The principal at a Catholic school near Tunney's Pasture is now allowing two Grade 6 girls to present a social justice fair project on gay rights.

Ann maloney ottawa catholic school gay rights project

Ann Maloney's daughter initially wasn't allowed to do a project on gay rights for her Catholic school's social justice fair. That decision has now been reversed. (CBC)

The girls, their parents and the principal at St. George School met Monday afternoon to discuss the project, which had been turned down by the school in November.

"The girls will be doing a project on how the topic of gay rights is addressed by a Catholic high school’s equity club," the Ottawa Catholic School Board wrote in an emailed statement.

"The girls will be welcome to present their project at the social justice fair."

School didn't approve of project in November

The girls are Quinn Maloney-Tavares and Polly Hamilton. Their mothers, Ann Maloney and Katherine Hamilton, went public in late November with the school's decision not to allow the project.

The following day, the school board said it would meet with the children and their parents to discuss the project.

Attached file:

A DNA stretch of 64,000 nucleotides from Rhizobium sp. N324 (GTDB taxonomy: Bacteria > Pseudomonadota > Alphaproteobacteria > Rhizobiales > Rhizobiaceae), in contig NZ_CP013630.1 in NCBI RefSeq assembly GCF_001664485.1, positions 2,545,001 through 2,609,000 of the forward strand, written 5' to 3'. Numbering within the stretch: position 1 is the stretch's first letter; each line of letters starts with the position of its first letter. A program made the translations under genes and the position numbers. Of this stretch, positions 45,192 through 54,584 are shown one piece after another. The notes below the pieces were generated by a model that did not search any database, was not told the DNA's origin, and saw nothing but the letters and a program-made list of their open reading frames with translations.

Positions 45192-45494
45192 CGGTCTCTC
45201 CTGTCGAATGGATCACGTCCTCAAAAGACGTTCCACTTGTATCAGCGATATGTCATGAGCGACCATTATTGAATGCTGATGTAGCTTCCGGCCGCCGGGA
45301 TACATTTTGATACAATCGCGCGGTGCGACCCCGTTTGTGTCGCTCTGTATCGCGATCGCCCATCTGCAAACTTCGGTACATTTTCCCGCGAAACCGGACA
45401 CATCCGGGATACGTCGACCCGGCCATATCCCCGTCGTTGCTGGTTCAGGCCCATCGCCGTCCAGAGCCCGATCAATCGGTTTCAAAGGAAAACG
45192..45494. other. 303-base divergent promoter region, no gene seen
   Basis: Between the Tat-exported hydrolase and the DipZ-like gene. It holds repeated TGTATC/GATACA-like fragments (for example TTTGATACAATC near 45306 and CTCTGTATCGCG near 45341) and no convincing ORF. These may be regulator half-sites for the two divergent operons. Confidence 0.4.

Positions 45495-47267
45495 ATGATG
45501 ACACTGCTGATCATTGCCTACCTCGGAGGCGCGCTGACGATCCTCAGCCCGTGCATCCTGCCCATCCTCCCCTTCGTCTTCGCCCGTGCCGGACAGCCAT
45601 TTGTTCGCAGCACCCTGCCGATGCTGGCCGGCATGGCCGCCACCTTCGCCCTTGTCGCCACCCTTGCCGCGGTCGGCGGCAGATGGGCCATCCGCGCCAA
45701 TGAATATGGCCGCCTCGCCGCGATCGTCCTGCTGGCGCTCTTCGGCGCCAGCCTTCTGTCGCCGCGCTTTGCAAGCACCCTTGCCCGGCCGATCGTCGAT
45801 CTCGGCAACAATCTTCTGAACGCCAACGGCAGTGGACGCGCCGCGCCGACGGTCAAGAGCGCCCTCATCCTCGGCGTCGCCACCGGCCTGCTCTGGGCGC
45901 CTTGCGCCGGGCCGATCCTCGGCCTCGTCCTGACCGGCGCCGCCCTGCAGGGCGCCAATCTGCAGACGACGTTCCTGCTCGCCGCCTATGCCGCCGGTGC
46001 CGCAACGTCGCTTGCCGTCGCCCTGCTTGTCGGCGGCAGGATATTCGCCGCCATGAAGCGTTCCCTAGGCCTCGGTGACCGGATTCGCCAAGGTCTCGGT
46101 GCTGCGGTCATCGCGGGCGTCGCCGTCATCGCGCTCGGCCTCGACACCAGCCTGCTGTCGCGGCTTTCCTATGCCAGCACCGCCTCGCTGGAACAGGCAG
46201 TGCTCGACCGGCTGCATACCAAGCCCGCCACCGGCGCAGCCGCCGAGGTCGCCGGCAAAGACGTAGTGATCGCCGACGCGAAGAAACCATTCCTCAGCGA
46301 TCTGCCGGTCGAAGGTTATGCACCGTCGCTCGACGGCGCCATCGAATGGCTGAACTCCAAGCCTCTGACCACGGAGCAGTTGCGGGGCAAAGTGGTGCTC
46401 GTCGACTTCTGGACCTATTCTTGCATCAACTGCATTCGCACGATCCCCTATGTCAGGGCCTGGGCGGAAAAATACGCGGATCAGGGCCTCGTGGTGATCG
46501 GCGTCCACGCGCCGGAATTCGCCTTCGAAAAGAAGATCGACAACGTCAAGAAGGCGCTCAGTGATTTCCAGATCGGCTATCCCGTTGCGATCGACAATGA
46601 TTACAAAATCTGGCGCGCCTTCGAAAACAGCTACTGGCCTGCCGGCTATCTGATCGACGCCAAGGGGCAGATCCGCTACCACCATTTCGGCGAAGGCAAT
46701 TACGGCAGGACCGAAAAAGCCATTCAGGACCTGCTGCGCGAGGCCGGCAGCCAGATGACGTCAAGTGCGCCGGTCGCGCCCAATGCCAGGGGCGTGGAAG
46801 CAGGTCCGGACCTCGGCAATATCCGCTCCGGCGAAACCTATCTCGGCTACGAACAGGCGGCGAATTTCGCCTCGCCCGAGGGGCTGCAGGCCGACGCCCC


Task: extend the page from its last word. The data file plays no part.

"One person can make change because they came up against a roadblock and took some action and they were able to change the way people think," said Ann Maloney on Tuesday.

"I think that's a pretty powerful feeling for them to have at such a young age."

'I can't wait to start it,' student says

Maloney said she's been getting messages from other parents, some positive and others "very unpleasant" and critical.

Her daughter Quinn, meanwhile, is anxious to get started on the project.

"I can't wait to start it. I just want to start it now because I'm just so happy," she said.

The Hamiltons weren't available for an interview, but said they're pleased with the school's reversal.

"I think here they've just been able to come to an understanding around the age-appropriateness of where the presentation goes, and provide some guidelines around issues like that, that were a cause for concern," said Julian Hanlon, the Catholic school board's director of education, on Tuesday.